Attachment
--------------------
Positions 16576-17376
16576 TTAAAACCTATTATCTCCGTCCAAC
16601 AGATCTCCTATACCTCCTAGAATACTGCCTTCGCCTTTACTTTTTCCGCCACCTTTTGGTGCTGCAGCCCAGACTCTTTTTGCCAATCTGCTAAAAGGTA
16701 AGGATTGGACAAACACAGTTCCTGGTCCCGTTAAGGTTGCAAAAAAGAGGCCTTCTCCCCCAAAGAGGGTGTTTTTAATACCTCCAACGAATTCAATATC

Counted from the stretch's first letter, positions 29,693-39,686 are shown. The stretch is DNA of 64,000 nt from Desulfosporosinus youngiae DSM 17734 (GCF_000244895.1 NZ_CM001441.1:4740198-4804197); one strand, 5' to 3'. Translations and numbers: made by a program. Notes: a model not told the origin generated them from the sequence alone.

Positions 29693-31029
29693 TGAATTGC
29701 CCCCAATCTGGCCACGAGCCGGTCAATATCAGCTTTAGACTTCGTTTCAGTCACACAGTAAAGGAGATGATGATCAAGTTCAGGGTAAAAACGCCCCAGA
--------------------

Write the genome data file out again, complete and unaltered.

Positions 16576-17376
16576 TTAAAACCTATTATCTCCGTCCAAC
16601 AGATCTCCTATACCTCCTAGAATACTGCCTTCGCCTTTACTTTTTCCGCCACCTTTTGGTGCTGCAGCCCAGACTCTTTTTGCCAATCTGCTAAAAGGTA
16701 AGGATTGGACAAACACAGTTCCTGGTCCCGTTAAGGTTGCAAAAAAGAGGCCTTCTCCCCCAAAGAGGGTGTTTTTAATACCTCCAACGAATTCAATATC

Counted from the stretch's first letter, positions 29,693-39,686 are shown. The stretch is DNA of 64,000 nt from Desulfosporosinus youngiae DSM 17734 (GCF_000244895.1 NZ_CM001441.1:4740198-4804197); one strand, 5' to 3'. Translations and numbers: made by a program. Notes: a model not told the origin generated them from the sequence alone.

Positions 29693-31029
29693 TGAATTGC
29701 CCCCAATCTGGCCACGAGCCGGTCAATATCAGCTTTAGACTTCGTTTCAGTCACACAGTAAAGGAGATGATGATCAAGTTCAGGGTAAAAACGCCCCAGA